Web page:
Barbarism in Greece
by James Becket
Tower, 147 pp., $ .95 (paper)
by Helen Vlachos
Gambit, 183 pp., $6.95
Democracy at Gunpoint: The Greek Front
by Andreas Papandreou
Doubleday, 384 pp., $7.95
The Greek Tragedy
by Constantine Tsoucalas
Penguin, 208 pp., $1.45 (paper)
Philhellenes have never liked Greeks very much, not real Greeks. They worship Greeks as once they were, or as they might soon become, but as they are—well, it’s so different from the home life of our own dear Perikles. So Alexander the Great showed his love of Pindar by destroying every other house in Thebes but his. So Flamininus announced that all Greeks should be free, but had to put away quite a few Greeks who happened not to share his view of freedom. So Britain, France, Russia, and the United States over the last century and a half have taken it upon themselves—but that part of the story belongs later.
What about the philhellene now, when he looks at the ridiculous little soldiers who set themselves up as dictators of Greece in April, 1967? Either he says that it’s a scandal in Perikles’ own country, and doesn’t ask why it happened. Or he says that it’s all that Perikles’ decadent descendants deserve, and doesn’t ask why it happened. Either way, the real Greek in Greece gets scant attention, be he happy or sad, in office or in prison.
So let us ask why. Dictatorship in itself is not necessarily a bad thing. A case can be made for Castro, for Franco, for Nkrumah, for the CP in Russia. Even of ancient Greece it can be argued that Peisistratos and his sons, autocrats though they were, did more good than harm. Can a case be made for this dictatorship today? It is brutal or benevolent? Unnecessarily brutal? Does it have a program that will solve problems which democratic politicians either failed to see or failed to solve? What are the long-term results likely to be?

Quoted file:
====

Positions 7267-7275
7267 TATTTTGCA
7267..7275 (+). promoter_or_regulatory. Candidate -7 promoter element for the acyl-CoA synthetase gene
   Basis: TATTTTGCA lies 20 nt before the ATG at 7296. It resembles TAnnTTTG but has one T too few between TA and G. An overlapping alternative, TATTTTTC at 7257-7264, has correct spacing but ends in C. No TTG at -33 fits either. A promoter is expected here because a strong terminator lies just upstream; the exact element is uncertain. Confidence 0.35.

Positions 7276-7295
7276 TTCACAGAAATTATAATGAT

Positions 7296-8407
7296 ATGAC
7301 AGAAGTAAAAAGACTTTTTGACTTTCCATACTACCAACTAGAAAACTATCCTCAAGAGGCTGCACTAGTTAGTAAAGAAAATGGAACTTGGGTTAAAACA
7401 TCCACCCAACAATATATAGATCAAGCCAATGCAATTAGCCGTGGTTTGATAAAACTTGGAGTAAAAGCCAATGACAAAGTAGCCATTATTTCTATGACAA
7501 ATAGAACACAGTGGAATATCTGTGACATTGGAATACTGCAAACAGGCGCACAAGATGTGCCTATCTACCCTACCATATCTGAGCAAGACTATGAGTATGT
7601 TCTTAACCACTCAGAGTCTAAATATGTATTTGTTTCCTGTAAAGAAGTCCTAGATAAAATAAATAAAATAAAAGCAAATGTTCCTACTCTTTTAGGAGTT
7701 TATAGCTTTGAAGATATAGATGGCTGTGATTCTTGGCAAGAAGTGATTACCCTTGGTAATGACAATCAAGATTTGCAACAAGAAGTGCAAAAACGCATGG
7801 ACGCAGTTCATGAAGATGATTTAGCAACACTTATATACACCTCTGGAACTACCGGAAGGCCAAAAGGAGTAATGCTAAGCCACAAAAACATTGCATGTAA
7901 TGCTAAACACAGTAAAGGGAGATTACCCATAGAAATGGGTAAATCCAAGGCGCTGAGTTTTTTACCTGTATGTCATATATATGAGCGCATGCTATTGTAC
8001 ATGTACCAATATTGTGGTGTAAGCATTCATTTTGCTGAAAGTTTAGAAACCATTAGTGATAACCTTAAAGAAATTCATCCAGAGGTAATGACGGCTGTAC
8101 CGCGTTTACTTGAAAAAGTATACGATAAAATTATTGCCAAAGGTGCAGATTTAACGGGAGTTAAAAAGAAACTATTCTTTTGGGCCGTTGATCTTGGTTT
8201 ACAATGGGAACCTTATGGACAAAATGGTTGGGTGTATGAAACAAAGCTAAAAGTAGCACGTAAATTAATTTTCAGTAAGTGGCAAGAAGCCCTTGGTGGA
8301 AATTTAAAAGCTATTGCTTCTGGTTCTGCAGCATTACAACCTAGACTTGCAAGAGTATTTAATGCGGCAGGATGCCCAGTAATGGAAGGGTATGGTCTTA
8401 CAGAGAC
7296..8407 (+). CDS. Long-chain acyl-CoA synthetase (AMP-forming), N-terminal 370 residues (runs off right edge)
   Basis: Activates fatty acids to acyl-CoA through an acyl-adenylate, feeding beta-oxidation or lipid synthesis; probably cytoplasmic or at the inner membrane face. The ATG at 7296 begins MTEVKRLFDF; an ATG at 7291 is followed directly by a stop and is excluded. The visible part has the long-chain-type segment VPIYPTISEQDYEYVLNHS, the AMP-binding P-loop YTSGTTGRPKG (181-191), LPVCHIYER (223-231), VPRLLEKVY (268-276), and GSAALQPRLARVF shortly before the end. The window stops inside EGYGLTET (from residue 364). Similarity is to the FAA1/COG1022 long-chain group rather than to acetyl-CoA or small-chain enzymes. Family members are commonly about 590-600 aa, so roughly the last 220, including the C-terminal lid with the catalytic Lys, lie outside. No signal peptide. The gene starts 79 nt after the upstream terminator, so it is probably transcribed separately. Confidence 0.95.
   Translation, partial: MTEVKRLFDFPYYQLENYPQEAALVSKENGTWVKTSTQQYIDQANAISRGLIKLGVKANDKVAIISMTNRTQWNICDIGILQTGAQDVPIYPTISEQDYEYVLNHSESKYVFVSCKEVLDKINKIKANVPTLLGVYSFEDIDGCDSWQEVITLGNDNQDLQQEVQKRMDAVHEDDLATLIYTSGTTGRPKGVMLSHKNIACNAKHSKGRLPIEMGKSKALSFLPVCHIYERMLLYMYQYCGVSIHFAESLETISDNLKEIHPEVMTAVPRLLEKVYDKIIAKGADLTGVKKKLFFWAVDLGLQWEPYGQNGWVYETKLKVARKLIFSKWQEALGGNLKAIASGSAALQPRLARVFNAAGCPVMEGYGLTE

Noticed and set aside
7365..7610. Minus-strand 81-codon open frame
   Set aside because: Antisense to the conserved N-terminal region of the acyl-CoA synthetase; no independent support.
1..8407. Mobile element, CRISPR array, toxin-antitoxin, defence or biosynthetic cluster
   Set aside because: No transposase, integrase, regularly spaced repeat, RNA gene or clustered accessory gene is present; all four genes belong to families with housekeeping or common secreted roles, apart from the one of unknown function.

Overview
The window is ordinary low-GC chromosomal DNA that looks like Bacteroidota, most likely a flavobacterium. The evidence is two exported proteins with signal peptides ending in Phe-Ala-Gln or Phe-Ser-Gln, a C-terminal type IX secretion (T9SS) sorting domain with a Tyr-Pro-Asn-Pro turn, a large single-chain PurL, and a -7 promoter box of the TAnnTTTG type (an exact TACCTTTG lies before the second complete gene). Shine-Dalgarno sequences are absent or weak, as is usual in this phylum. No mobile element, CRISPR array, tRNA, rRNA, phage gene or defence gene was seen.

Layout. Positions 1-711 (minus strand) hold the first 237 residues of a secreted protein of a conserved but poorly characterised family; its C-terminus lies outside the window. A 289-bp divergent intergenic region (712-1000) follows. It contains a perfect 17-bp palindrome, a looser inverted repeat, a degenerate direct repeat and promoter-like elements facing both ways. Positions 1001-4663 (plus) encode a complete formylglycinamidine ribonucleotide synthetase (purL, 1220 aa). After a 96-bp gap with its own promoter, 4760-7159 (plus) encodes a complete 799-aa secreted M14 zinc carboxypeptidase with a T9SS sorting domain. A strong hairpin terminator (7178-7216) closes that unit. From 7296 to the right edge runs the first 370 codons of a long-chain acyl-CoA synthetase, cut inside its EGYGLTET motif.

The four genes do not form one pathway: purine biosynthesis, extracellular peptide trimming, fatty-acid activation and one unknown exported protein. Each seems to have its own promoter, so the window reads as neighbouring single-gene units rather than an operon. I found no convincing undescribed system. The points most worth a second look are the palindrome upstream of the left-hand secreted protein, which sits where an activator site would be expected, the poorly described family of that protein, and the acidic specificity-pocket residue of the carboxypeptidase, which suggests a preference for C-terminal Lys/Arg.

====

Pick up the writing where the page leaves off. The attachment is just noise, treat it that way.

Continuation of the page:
In his answer to the question whether the regime is brutal or benevolent Mr. Becket leaves no doubt. The present Greek government practices torture. Some American troops in Vietnam have been brutal; so were some British troops in Cyprus; so, perhaps, were some Russians in Czechoslovakia. But this is not the brutality of a single officer or platoon or company—it is Nazi-style brutality, systematic government policy. In a harrowing account of his own experiences at Security Police Headquarters and at Military Hospital 401, a young artist, Perikles Korovessis (The Method, 1970), has told us what treatment like this means to the victim. One may come away from Korovessis with the feeling that he has overdramatized what happened to him (overdramatized does not mean exaggerated), but when one looks at James Becket’s cool, clinical account of how the agony of Korovessis was shared by at least 426 others, at the consistency of the stories, at the care Becket has taken to check them (uncheckable though many of them must be), it becomes impossible to believe that the present tyranny is benevolent. Torture is deliberate.
But perhaps, some will say, Korovessis and the others who suffer are communists, such a threat to civilization as to deserve torture. No …
Greece and Its Future October 8, 1970